Also, teaching children about puberty is now a statutory requirement which sits within the Health Education part of the DfE guidance within the ‘Changing adolescent body’ strand, and in Jigsaw this is taught as part of the Changing Me Puzzle (unit).
Again, the mapping document transparently shows how the Jigsaw whole-school approach spirals the learning and meets all statutory requirements and more.
The DfE Guidance 2019 (p.23) recommends that all primary schools ‘have a sex education programme tailored to the age and the physical and emotional maturity of the pupils.
However, ‘Sex Education is not compulsory in primary schools’. (p. 23)
Schools are to determine the content of sex education at primary school. Sex education ‘should ensure that both boys and girls are prepared for the changes that adolescence brings and – drawing on knowledge of the human life cycle set out in the national curriculum for science - how a baby is conceived and born’.
At Harrow Gate Primary Academy, we believe pupils need to learn about the physical and emotional changes associated with puberty before they experience them, so that they have the correct information about how to take care of their bodies and keep themselves safe
We define Sex Education as; the provision of information about bodily developments, sex, sexuality and relationships, to help the pupils communicate about and make informed decisions regarding their health and choices.
We intend to teach this mainly within Science. Lessons within Jigsaw will be shared with parents prior to the teaching so that any discussion, questions and concerns can be shared.
Parents’ right to request their child be excused from Sex Education
“Parents have the right to request that their child be withdrawn from some or all of sex education delivered as part of statutory Relationships and Sex Education” DfE Guidance p. 17
At Harrow Gate Primary Academy, puberty is taught as a statutory requirement of Health Education and covered by our Jigsaw PSHE Programme in the ‘Changing Me’ Puzzle (unit), and we conclude from the DFE Guidance that sex education refers to Human Reproduction. In order to teach this in a scientific context, and knowing that National Curriculum Science requires children to know how mammals reproduce, we have opted to teach this within our Science curriculum, not within PSHE or Relationships and Sex Education as we believe this is most appropriate for our children.
Therefore, the parent right to withdraw their child is not applicable. We are of course happy to discuss the content of the curriculum and invite you to contact Mrs Galt.
Physical Education at Harrow Gate Primary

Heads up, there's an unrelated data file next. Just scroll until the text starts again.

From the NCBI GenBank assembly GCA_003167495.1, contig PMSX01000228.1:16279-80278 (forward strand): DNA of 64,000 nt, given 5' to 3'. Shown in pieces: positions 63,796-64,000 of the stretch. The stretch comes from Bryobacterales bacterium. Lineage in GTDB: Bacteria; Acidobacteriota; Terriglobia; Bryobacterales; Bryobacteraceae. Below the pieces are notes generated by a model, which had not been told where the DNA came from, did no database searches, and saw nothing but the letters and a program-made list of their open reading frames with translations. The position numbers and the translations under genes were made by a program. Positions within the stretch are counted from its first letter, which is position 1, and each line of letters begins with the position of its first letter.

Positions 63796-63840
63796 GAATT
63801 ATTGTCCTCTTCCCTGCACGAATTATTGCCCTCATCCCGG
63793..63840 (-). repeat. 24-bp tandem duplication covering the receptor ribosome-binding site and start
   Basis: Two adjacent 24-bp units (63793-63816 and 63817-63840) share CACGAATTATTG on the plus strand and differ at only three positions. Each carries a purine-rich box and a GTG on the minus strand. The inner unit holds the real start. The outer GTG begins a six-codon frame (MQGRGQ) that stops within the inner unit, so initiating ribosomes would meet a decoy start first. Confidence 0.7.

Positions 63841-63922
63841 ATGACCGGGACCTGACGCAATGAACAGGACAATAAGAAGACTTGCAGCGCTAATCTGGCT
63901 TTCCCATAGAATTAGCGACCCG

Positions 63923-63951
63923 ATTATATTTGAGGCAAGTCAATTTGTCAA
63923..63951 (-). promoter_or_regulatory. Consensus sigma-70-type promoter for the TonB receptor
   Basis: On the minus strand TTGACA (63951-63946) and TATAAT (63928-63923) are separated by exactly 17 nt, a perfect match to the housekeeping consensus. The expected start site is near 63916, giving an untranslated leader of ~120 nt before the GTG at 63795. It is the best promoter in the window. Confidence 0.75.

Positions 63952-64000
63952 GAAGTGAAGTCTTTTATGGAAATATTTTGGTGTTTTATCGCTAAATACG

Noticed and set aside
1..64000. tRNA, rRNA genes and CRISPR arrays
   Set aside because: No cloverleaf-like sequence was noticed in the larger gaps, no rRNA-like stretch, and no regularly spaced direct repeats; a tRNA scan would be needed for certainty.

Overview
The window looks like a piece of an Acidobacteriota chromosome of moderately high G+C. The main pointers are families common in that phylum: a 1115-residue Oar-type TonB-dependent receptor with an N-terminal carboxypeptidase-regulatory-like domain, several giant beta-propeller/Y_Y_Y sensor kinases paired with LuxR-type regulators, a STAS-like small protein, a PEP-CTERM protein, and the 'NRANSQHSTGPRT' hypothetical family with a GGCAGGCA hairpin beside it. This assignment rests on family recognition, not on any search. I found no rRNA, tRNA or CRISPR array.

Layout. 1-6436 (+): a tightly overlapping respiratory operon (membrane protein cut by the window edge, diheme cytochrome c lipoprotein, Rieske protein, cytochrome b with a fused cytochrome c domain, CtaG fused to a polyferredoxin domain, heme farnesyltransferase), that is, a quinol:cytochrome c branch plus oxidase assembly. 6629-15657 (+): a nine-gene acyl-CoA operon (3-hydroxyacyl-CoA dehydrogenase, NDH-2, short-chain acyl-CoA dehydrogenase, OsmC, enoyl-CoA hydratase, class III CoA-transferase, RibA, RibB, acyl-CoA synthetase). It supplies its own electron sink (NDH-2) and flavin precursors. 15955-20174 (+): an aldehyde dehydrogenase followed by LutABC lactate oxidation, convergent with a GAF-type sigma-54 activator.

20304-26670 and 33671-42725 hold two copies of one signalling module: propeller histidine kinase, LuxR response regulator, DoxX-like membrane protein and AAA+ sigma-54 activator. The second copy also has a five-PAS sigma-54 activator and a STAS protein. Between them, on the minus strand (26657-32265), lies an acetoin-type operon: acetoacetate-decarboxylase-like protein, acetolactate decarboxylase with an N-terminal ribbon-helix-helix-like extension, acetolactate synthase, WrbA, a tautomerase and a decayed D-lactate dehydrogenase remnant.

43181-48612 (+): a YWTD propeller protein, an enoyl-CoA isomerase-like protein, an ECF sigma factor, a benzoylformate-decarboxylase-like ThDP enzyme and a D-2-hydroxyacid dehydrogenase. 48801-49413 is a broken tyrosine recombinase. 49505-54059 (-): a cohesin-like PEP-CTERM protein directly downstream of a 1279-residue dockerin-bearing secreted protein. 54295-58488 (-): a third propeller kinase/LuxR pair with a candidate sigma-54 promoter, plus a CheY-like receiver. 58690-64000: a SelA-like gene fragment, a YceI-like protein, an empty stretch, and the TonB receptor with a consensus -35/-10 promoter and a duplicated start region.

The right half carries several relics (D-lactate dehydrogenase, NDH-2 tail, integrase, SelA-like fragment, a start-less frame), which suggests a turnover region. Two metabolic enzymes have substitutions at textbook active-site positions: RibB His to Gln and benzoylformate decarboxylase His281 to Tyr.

Physical education plays a crucial role in the education of the whole child. It contributes directly to development of physical ability and health and fitness, and helps children learn to make informed choices and understand the value of leading a physically active lifestyle. Physical education is unique to the school curriculum as the only programme that provides students with opportunities to learn fundamental movement skills, develop fitness, gain an understanding about physical activity and promote social, cooperative and problem-solving abilities in children. Through physical education, pupils learn about the benefits of being physically active as well as the skills and knowledge to incorporate safe, satisfying physical activity within their lifestyle.
Curriculum Intent for Physical Education
At Harrow Gate we promote a high-quality physical education curriculum that inspires all pupils to participate, succeed and excel in friendly and competitive sport. A broad and balanced curriculum will explore a variety of physically demanding activities: athletics, dance, gymnastics, invasion games, outdoor and adventurous activities. It provides opportunities for pupils to become competent, confident and motivated in physical and sporting activity, which supports their physical and mental health. We ensure our pupils have opportunities to participate and compete in sport and other activities, build character and help embed core values; RESPECT - resilience, empathy, self-awareness, positivity, excellence, communication and teamwork.
The national curriculum for physical education aims to ensure that all pupils:
- develop competence to excel in a broad range of physical activities
- are physically active for sustained periods of time
- engage in competitive sports and activities
- lead healthy, active lives
At Harrow Gate pupils develop knowledge of:
- Motor competence - accurate movements, movement patterns, movement techniques and sequences
- Rules, strategies and tactics - children learn how to safely and successfully apply conventions and regulations and strategies that are specific to participation in an activity or sport
- Healthy participation - safe practice, how to participate, short and long term impacts of participation
<iframe src="https://northfieldssc.sharepoint.com/sites/StocktonSchoolsSportsPartnershipPEGroup/_layouts/15/embed.aspx?UniqueId=b8c253b9-eb8f-4843-b396-314c14b897cf&embed=%7B%22ust%22%3Atrue%2C%22hv%22%3A%22CopyEmbedCode%22%7D&referrer=StreamWebApp&referrerScenario=EmbedDialog.Create" width="640" height="360" frameborder="0" scrolling="no" allowfullscreen title="Stockton 1.mp4"></iframe>
PE curriculum at Harrow Gate
Champions is a Sports, Fitness and Health programme for Years 1 to 6. It is an holistic approach to the teaching of PE, which improves fitness, develops skills and deepens knowledge of health and wellbeing. It was inspired by an approach at Ark Bentworth and Ark Conway schools. It has been developed and successfully implemented in school by specialist teachers and, as such, is a proven part of wider school improvement and an effective measure of individual children’s fitness and sport progress.